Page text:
steve bannon
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Former White House aide Steve Bannon disagreed with House Speaker Mike Johnson’s suggestion that President Biden’s election was “God’s will,” arguing that the country needs a House Speaker, not a “theologian.” During an episode of his podcast “The War Room,” Bannon played a clip of Johnson’s remarks, telling his listeners to “be prepared to have your heads blow up.”

Johnson was asked if he believes the Biden presidency was “God’s will,” to which he explained he’s a “Bible-believing Christian.” He said, “The Bible says that God is the one that raises up people and authority. I believe God is sovereign — by the way, so did the founders. They acknowledge that our rights don’t come from government; they come from God, and we’re made in His image; everybody’s made the same. We all are given equal rights and value, and that’s something that we defend. So, if you believe all those things, then you believe that God is the one who allows people to be raised in authority. It must’ve been God’s will then; that’s my belief.”

Bannon stopped the clip during his podcast and falsely said, “Yo, dude, he’s an illegitimate president. Have you lost your freaking mind? This election was stolen. Don’t be a theologian; I don’t need a theologian. He is the Speaker of the House. That’s what the country needs.” Bannon continued, “Joe Biden’s not a legitimate president of the United States. No to the Speaker. So no, God did not raise him up.” Bannon, who left the Trump White House in August 2017 after repeated clashes with other aides and the former president, has come to the president’s defense in recent years, including advancing former President Trump’s unfounded claims that the 2020 election was stolen.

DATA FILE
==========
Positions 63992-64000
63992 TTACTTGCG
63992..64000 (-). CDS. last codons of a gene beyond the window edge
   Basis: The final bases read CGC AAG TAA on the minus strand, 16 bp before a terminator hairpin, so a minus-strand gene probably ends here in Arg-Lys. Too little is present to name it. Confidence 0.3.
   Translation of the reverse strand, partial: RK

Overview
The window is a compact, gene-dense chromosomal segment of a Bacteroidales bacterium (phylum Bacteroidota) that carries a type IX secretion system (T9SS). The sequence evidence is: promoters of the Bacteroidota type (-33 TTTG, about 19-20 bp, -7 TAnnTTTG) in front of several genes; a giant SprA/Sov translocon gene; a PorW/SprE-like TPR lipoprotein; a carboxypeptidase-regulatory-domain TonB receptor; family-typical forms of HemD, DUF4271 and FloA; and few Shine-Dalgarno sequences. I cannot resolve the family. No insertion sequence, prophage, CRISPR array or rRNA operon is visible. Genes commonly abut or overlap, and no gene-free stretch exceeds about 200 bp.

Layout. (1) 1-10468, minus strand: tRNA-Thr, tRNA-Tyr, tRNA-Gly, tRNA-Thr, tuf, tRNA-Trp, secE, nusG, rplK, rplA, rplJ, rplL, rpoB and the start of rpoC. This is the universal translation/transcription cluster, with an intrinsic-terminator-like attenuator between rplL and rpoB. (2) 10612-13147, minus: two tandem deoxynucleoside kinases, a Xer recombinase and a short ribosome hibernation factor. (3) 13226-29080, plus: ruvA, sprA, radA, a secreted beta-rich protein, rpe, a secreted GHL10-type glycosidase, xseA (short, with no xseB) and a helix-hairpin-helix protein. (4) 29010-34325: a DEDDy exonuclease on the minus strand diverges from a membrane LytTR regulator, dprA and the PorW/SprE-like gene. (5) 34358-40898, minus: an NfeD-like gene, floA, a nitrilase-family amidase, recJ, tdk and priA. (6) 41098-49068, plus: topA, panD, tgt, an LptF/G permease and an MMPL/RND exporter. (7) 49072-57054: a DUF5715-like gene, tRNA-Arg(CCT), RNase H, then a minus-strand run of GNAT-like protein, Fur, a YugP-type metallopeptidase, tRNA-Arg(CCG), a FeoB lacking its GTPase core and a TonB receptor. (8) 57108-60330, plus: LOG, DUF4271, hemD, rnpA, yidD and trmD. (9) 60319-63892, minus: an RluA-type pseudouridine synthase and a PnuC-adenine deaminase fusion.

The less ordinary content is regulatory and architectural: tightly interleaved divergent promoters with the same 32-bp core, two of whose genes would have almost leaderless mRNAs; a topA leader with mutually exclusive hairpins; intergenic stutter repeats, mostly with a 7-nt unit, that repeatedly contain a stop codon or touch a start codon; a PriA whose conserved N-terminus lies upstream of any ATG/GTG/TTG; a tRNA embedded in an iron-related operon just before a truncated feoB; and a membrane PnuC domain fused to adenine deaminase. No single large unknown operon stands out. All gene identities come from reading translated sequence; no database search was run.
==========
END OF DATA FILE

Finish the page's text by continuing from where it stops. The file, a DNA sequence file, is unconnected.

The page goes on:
Johnson’s election as Speaker in October brought election denialism back to the national conversation after the Louisiana Republican was one of 147 GOP members to vote against certifying the 2020 election results. Johnson also spearheaded an amicus brief in support of a Texas lawsuit contesting the 2020 election results and has repeatedly voiced his support for Trump. Johnson, a Southern Baptist, has also faced scrutiny over his faith and how it affects his viewpoints on specific policies, including abortion and the separation of church and state.

In his first speech as Speaker in October, Johnson said God has “allowed and ordained each and every one of us to be here at this specific moment,” a comment that likely prompted Wednesday’s question about the Biden presidency.

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